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I wanted to know if there are standard results on concentration of absolute value of inner products of two random vectors. Thus if $X, Y \in R^m$ are two independent random vectors with each entry distributed as $\mathcal{N}(0, 1/m)$, then how can we bound the following probability expression: $P ( | X^T Y | > \epsilon )$ ? Here, $\epsilon > 0$ is a given constant that is small.

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An alternative method is to exploit the rotational invariance of the Gaussian. You can write $$X^T Y = |X| \left( \left(\frac{X}{|X|}\right)^T Y \right).$$ Because $Y$ is rotationally invariant, the inner product is now independent of $X$, and in fact just has distribution $N(0,1/m)$. Now let $C>1$ be an arbitrary parameter. We can bound the probability $X^T Y > \epsilon$ by the probability one of the following two events occur.

  1. $ \left(\frac{X}{|X|}\right)^T Y \geq \frac{\epsilon}{C}$. Assuming $ \epsilon \sqrt{m}/C$ tends to infinity, this occurs with probability $\Phi (\frac{\epsilon \sqrt{m}}{C})=(1+o(1)) \sqrt{\frac{m}{2 \pi}} \exp(-\frac{\epsilon^2 m}{C^2})$.

  2. $|X| \geq C$. The norm of a Gaussian vector is well studied, and it is standard (see, for example Chapter 2 of these notes, that $|X|$ is tightly concentrated around its expectation. For example, applying Corollary 2.3 of the linked notes gives that the probability this occurs is at most $\exp(-\frac{1}{4} (1-\frac{1}{C^2})^2 m)$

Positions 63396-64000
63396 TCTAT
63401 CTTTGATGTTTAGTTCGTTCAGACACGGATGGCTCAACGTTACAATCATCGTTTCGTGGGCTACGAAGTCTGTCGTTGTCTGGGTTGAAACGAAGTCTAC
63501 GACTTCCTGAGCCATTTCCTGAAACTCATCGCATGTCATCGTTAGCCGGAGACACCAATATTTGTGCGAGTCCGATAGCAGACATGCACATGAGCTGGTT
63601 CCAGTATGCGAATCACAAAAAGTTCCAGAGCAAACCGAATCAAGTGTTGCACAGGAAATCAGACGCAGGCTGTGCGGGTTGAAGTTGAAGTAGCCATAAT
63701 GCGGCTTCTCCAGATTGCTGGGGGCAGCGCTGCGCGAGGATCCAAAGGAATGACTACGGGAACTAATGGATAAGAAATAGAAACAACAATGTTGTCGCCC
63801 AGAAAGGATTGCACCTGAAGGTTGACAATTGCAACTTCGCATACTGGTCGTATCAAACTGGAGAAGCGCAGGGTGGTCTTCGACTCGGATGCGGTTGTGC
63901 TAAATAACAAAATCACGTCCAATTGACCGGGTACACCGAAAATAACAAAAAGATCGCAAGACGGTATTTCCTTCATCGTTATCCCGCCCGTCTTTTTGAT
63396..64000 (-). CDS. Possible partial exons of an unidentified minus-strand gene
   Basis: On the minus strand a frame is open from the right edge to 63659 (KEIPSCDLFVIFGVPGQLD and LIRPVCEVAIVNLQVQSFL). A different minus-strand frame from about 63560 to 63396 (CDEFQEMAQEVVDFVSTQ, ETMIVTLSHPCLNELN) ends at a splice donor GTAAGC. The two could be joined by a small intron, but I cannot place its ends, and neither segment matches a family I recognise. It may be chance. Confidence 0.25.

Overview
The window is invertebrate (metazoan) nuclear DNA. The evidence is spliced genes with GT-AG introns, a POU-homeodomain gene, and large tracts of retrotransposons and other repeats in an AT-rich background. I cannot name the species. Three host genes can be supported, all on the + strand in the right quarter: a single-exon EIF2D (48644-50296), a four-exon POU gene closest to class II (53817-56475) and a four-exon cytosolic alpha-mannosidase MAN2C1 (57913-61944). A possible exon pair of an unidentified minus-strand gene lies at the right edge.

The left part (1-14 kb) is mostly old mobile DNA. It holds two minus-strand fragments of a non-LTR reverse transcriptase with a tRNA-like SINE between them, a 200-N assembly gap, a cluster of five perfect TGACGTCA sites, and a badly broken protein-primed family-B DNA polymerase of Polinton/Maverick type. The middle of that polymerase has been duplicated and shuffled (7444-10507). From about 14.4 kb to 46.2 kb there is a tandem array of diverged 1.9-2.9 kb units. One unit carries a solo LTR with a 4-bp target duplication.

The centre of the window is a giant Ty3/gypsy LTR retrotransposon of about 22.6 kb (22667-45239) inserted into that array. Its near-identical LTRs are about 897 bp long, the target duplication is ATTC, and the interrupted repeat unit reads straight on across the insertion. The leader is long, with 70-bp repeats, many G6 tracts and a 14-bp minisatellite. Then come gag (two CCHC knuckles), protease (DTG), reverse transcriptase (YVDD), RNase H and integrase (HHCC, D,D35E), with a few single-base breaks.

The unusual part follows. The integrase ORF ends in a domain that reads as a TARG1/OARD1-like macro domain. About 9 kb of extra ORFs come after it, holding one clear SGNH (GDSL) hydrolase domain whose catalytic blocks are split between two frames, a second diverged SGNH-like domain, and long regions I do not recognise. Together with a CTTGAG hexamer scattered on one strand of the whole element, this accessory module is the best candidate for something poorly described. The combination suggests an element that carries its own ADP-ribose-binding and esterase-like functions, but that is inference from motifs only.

For $\epsilon$ bounded away from $0$ you can choose $C$ to optimize the sum of the two terms getting a bound that is exponential in $m$ but with a non-optimal exponent. If $\epsilon$ is tending to $0$ with $m$, then the first term is dominant. That term remains small so long as $\epsilon$ is much larger than $\sqrt{\frac{\log m}{m}}$.

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Since you're trying to bound the sum of zero-mean i.i.d. RVs, I would recommend you try to develop a Chernoff bound: $$\Pr(X^TY>\epsilon)\leq \inf_{s\geq 0}\Big(e^{-s\epsilon }\big(Ee^{sZ}\big)^m\Big) $$ where $Z=X_1Y_1$ is distributed according to a Normal Product distribution. I haven't carried out the calculation in full but I believe the moment generating function $Ee^{sZ}$ can be computed in close form using the expression (6) for $K_0$ found here.

As to tightness of the bound, notice that $$\Pr(X^TY>\epsilon)=\Pr\Big(\sum_{i=1}^m\hat{Z}_i>m\epsilon\Big)$$ where the $\hat{Z}_i$ are i.i.d. and each one is the product of two independent standard ($\mathcal{N}(0,1)$) Gaussian RVs. It is a standard Large Deviations result that such probability goes to zero exponentially fast as $m\to\infty$ for every constant $\epsilon>0$. I am 99% sure that the Chernoff bound always yields the correct exponential rate (but not the correct coefficient of the leading exponent).

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How good are those bounds when $\epsilon$ is small? – Douglas Zare Oct 18 '12 at 10:10
Good question - see my edit above (since the question was about concentration results it is reasonable to assume $m\to\infty$) – Yair Carmon Oct 18 '12 at 15:23

If $m=2$ then this is a Laplace distribution. Equivalently, the distribution of the determinant of a $2\times2$ matrix with IID centered normal entries is a Laplace distribution. See whuber's comment.

A Laplace distribution is also the difference of two IID exponentials. So, if $m$ is even, then the inner product can be written as a sum of $m/2$ IID Laplace distributions, or the difference of two IID gamma distributions. See "tight bounds on probability of sum of laplace random variables" for the density function as a single sum.

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